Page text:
The BBC Carleton Hobbs Bursary Award
What is the BBC Carleton Hobbs Bursary?
Named after one of Radio’s most distinguished actors, the Carleton Hobbs initiative has been run by BBC Radio Drama every year since 1953, proudly reaching its 50th anniversary in 2003. Radio Drama’s two radio acting awards (see Norman Beaton Fellowship) are brought together under (((soundstart))), Radio Drama’s umbrella title for all its acting initiatives. (((soundstart))) was formally launched at London's National Theatre in July 2003, where, among starry company, we were delighted to welcome seven new actors to our Radio world - five Carleton Hobbs Bursary Award winners and two holders of the Norman Beaton Fellowship.
Radio Drama is particularly proud of its reputation for finding and encouraging those starting out on their professional actor lives. In its time, the competition has launched the careers of 184 outstanding graduating students. The Carleton Hobbs Bursary is aimed at students graduating from regular (or post-graduate) courses run by accredited drama schools across the country. Via the scheme, we look for distinctive, versatile radio voices to form a nucleus of new talent within the autumn season's Radio Drama Company. We believe that the Carleton Hobbs event offers a unique opportunity to new acting talent, and hope that it will continue to be important to schools and students alike.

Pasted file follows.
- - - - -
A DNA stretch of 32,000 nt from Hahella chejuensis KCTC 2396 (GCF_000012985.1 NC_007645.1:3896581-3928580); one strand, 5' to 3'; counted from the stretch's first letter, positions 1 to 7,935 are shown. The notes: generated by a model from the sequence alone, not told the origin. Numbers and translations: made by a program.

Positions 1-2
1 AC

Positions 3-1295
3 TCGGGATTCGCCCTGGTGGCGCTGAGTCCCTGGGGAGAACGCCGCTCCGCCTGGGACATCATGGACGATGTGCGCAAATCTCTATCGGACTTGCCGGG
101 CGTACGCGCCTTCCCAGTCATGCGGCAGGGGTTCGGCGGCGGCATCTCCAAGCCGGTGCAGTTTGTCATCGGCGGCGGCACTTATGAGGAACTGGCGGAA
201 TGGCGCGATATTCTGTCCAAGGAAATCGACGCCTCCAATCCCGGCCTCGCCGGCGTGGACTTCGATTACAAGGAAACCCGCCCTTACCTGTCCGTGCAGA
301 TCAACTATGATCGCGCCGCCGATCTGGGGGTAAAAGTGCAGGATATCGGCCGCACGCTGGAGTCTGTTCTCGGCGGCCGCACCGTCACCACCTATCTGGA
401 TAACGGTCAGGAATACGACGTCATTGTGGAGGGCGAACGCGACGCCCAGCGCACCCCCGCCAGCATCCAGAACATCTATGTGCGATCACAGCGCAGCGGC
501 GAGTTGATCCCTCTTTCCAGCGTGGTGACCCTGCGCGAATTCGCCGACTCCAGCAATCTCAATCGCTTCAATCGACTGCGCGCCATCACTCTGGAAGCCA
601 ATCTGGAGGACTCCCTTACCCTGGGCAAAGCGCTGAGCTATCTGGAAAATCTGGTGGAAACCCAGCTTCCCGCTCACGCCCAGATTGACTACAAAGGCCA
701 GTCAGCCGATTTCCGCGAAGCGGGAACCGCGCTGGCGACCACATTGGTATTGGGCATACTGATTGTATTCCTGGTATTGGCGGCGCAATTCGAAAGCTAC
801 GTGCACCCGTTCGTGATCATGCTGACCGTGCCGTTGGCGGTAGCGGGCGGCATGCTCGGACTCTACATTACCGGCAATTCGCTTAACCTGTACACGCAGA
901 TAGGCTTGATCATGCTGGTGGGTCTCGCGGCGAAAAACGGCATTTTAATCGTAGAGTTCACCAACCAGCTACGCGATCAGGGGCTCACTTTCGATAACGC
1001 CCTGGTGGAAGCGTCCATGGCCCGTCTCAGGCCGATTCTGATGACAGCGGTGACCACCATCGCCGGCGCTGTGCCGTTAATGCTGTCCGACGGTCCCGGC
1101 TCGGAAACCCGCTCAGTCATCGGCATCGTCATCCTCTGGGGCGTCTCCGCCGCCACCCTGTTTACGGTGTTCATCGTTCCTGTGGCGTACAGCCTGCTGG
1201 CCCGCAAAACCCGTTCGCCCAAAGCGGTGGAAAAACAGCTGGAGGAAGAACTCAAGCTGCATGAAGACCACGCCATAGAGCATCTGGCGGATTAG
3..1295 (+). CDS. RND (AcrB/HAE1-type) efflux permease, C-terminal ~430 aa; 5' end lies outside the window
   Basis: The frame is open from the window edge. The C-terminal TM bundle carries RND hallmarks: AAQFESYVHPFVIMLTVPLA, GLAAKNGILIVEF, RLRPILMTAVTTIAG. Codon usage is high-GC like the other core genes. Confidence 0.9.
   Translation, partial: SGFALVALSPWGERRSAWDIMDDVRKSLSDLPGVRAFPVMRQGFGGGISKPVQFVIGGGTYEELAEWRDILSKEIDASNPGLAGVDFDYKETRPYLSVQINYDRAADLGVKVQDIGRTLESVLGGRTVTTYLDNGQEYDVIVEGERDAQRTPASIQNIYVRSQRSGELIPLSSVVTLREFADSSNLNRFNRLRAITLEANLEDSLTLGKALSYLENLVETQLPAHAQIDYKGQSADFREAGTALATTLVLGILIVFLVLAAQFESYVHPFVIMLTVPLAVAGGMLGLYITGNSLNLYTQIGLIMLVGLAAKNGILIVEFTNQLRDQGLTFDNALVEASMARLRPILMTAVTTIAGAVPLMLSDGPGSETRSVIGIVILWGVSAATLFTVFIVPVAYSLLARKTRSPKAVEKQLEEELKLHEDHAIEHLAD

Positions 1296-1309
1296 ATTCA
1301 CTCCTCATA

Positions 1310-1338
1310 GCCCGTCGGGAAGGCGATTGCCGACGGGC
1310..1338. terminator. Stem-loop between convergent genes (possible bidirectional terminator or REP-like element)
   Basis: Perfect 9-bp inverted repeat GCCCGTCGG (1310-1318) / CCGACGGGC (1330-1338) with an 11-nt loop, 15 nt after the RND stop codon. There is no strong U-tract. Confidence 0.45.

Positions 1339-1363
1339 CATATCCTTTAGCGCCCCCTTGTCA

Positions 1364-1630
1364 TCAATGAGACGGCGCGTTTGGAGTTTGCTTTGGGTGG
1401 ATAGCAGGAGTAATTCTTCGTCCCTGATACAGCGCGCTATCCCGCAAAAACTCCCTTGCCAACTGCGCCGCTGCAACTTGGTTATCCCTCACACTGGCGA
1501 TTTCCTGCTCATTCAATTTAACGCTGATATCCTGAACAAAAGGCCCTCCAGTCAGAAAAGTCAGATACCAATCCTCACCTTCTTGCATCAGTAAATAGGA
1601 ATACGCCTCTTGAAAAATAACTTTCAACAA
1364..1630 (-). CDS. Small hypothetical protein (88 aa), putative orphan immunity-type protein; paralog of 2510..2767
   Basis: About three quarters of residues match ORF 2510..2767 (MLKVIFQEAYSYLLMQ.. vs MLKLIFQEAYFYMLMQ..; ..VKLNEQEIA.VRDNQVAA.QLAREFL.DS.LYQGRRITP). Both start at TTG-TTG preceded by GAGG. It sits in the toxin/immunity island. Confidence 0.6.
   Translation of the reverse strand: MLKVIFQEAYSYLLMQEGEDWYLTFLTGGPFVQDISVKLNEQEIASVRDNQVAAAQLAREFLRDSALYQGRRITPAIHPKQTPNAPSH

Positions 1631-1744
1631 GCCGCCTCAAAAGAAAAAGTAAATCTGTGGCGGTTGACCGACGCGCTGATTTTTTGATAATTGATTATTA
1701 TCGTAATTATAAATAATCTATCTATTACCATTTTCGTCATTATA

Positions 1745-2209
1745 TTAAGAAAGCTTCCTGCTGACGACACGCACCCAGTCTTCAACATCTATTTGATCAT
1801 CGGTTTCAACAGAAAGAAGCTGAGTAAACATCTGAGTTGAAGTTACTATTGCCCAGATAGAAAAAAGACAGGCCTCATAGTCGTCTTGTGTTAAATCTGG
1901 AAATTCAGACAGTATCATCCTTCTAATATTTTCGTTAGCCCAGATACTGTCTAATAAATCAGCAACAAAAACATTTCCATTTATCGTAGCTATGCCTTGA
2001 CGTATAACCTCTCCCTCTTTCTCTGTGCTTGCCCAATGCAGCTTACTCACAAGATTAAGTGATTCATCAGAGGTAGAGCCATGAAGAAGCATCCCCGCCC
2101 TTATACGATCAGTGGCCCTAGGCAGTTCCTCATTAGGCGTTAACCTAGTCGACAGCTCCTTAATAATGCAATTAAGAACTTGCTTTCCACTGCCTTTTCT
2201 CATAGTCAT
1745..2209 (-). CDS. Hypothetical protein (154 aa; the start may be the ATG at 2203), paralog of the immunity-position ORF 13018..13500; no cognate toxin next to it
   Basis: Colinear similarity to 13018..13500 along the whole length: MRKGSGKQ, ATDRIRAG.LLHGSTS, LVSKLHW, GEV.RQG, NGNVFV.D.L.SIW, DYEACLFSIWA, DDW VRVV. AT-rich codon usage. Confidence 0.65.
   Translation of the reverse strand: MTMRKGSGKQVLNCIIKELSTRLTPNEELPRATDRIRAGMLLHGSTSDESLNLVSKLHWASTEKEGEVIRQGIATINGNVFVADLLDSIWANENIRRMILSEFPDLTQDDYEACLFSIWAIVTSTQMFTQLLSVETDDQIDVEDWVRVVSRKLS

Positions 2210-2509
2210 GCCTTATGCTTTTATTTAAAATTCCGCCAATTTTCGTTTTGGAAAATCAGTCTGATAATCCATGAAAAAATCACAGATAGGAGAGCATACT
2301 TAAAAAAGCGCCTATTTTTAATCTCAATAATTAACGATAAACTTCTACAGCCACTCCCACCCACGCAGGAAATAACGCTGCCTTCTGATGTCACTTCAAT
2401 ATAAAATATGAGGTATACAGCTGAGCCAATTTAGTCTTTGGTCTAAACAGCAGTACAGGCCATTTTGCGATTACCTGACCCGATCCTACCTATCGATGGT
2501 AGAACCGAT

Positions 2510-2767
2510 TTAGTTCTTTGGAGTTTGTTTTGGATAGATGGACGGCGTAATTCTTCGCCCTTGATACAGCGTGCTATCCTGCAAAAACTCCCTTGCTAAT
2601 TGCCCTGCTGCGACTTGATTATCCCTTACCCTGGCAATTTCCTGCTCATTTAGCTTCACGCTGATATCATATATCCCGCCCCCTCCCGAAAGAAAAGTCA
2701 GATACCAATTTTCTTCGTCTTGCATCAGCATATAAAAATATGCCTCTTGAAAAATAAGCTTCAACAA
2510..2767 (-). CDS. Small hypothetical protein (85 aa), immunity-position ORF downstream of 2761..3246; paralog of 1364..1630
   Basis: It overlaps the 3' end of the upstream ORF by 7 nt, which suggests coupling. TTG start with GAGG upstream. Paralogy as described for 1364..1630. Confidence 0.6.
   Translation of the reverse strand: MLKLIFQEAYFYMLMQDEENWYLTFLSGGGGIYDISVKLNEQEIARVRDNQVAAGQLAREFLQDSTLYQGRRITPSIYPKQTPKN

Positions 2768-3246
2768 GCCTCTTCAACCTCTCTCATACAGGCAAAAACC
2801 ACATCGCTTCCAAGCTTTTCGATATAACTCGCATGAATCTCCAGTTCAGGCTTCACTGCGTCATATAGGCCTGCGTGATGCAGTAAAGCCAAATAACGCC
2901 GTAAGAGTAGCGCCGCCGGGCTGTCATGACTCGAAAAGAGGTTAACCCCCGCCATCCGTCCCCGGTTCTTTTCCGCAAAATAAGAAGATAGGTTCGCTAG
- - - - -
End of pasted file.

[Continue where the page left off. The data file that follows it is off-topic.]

The BBC Carleton Hobbs Bursary Award complements the work which the BBC invests across the board in new writing and directing talent. With a wider share of information across Drama Units in Radio and on Television, the focus on being part of a bi-media environment is strong.
Winning a Bursary is not so much about the chance of gaining a job and a regular pay-cheque, but the opportunity of extending the students’ training in a unique acting environment - one where they’ll work with the best actors and writers in the country on a wide range of contemporary and classic plays.
Who was Carleton Hobbs?
Carleton Percy Hobbs was born in 1898 . He was the son of a Major-General based in Hampshire. He himself served in the First World War after which he trained as an actor at RADA.
His first theatre engagement was in 1924 in LONDON LIFE. He joined the newly-formed BBC Drama Repertory Company in 1939 at the outbreak of World War II. He rapidly became a household name in what was considered the 'Golden Age' of Radio.
In his time he worked on over 4000 radio productions. Loved by his peers, he was affectionately known as 'Hobbo'. His most famous role was as 'Sherlock Holmes’ whose first radio appearance was in 1952 for Children’s Hour. By public demand, this moved to an adult slot where it ran for 17 years.
Hobbo was a radio actor exemplifying that "less is more": he could communicate a thinking feeling presence with very few words, and was famed for his use of silence.
He worked with film director Alfred Hitchcock, playing a small part in The 39 Steps.
On his death in 1978, the BBC’s Student Acting Prize, founded in 1953, was renamed The BBC Carleton Hobbs Award to honour and commemorate one of Radio acting’s first great stars.